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the army when you include war funding in recent years, the army has gotten much more than the other services because of the importance in iraq and afc have fallen on the army. the marine corps part of the navy budget but part of it specifically for marine corps activities, and then the air force, interesting thing about the air force budget a large portion of the air force budget is classified pass through funding. it doesn't stay in the air force. it goes to other classified activities and agencies. >> let's talk about another force, your latest briefing for csic is about the cost of the space force. what are the estimates on the space force? >> i went and looked at a bottom up estimate if you create a space force, what's it going to involve. the vast majority of the funding for a space force would be transferred out of accounts that are already existing today in the services budgets.
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most would come from the air force, since the air force does most of the space activities today, about 85% of the funding year to year, and so you would move all of that into a new budget, so that's neutral. it doesn't add overall to the budget. then you do have to add a new headquarters, staff on top of that for a new service, and create a new secretariat staff for a secretary of the space force. my system were depending on how large you scope this space force, the additional cost is going to be from $300 million to about $550 million per year. interestingly that's less than the cost of the audit. >> if you want to read more, how much will the space cost is the csis briefing, at todd harrison with that briefing on their website. jay is waiting on the phone, independents, kentucky, on the line for retired military. go ahead. >> caller: hi. i'm a retired united states coast guard. you alluded to the fact that we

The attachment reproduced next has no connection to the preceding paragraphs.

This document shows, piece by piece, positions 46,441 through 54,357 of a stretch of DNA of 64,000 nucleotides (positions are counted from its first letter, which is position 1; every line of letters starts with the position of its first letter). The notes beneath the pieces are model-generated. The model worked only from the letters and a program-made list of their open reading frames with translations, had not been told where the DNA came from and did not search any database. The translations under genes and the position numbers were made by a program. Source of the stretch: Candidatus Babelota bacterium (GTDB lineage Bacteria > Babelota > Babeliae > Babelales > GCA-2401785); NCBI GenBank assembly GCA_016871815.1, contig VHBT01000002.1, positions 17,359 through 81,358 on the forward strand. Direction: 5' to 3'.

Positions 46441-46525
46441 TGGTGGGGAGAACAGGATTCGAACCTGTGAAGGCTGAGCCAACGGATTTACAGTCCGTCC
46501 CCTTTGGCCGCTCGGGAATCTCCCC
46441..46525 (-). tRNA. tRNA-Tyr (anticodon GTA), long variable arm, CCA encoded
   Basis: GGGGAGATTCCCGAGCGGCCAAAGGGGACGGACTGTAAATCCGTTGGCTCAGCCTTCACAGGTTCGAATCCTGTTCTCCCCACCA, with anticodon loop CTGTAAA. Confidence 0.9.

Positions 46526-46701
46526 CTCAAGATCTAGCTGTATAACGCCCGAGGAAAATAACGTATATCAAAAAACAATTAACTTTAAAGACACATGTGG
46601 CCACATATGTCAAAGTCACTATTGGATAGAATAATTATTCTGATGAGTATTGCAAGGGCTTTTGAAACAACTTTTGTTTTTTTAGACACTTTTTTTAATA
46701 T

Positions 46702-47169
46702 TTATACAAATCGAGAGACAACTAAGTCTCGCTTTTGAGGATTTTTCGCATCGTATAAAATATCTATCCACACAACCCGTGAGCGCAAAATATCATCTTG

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are under the department of homeland security, but in regards to the spending of money for budgets, we operate similar to d.o.d. i know when i was in -- toward the end of fiscal years, units were pretty good about spending their money and having accountability for, but there was a mentality that you had to spend everything you got or you wouldn't get additional money next year or the same amount of funding next year and we would see what we call fallout and that was money from higher commands dispersed to lower commands that more or less just needed to be spent. they didn't care what it was spent on, it just needed to be spent so they didn't any